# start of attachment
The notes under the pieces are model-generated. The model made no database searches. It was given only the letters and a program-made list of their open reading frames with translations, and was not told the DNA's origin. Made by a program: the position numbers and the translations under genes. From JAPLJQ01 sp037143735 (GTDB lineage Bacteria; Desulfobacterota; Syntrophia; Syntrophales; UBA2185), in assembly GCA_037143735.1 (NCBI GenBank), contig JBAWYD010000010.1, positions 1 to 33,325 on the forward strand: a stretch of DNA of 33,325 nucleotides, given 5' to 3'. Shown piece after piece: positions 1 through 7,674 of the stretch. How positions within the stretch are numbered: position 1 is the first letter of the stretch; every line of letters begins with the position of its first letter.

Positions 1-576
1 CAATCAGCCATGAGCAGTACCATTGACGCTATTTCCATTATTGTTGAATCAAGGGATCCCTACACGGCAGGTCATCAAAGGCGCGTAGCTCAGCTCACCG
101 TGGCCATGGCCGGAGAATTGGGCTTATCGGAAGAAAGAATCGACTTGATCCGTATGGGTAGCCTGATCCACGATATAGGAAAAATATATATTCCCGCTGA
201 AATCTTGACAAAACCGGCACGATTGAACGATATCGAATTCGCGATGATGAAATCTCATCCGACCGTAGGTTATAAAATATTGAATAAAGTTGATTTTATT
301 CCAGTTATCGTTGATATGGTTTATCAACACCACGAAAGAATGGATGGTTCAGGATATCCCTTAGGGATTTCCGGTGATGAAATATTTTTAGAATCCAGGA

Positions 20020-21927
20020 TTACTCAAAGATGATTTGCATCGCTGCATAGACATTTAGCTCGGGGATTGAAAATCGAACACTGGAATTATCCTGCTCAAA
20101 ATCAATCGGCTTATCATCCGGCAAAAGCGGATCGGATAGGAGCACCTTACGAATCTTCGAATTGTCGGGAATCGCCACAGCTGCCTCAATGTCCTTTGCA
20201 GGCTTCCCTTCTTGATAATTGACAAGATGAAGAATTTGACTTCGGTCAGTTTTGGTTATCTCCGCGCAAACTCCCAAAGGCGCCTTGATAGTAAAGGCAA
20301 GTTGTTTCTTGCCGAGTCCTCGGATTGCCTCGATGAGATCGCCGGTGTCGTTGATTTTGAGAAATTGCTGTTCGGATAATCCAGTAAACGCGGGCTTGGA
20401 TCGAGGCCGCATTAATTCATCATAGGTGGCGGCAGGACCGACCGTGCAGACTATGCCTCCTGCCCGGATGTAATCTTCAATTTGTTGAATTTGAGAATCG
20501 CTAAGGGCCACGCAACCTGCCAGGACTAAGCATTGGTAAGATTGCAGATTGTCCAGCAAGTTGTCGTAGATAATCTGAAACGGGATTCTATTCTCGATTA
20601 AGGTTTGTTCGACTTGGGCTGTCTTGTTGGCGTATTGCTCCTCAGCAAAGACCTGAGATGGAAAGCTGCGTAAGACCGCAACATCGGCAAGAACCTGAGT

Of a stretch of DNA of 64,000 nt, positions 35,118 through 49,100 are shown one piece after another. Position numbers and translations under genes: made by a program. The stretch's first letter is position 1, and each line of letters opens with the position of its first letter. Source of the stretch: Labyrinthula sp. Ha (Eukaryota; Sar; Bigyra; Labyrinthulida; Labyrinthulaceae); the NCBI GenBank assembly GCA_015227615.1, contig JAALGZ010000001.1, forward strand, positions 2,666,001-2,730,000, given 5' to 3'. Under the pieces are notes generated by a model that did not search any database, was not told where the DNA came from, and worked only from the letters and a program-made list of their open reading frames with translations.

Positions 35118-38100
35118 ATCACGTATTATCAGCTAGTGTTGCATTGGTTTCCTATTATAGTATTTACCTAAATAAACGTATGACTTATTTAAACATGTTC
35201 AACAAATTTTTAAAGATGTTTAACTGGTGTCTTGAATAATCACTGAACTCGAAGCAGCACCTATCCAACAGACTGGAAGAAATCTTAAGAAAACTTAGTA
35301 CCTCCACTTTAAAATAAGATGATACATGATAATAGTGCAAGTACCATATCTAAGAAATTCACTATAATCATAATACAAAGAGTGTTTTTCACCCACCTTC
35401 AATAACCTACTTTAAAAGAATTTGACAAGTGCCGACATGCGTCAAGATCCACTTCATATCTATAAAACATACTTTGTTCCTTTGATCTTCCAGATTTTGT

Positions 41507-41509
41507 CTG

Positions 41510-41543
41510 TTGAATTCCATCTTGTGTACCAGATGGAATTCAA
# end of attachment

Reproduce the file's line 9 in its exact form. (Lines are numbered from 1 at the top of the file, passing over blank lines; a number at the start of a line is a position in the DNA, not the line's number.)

20101 ATCAATCGGCTTATCATCCGGCAAAAGCGGATCGGATAGGAGCACCTTACGAATCTTCGAATTGTCGGGAATCGCCACAGCTGCCTCAATGTCCTTTGCA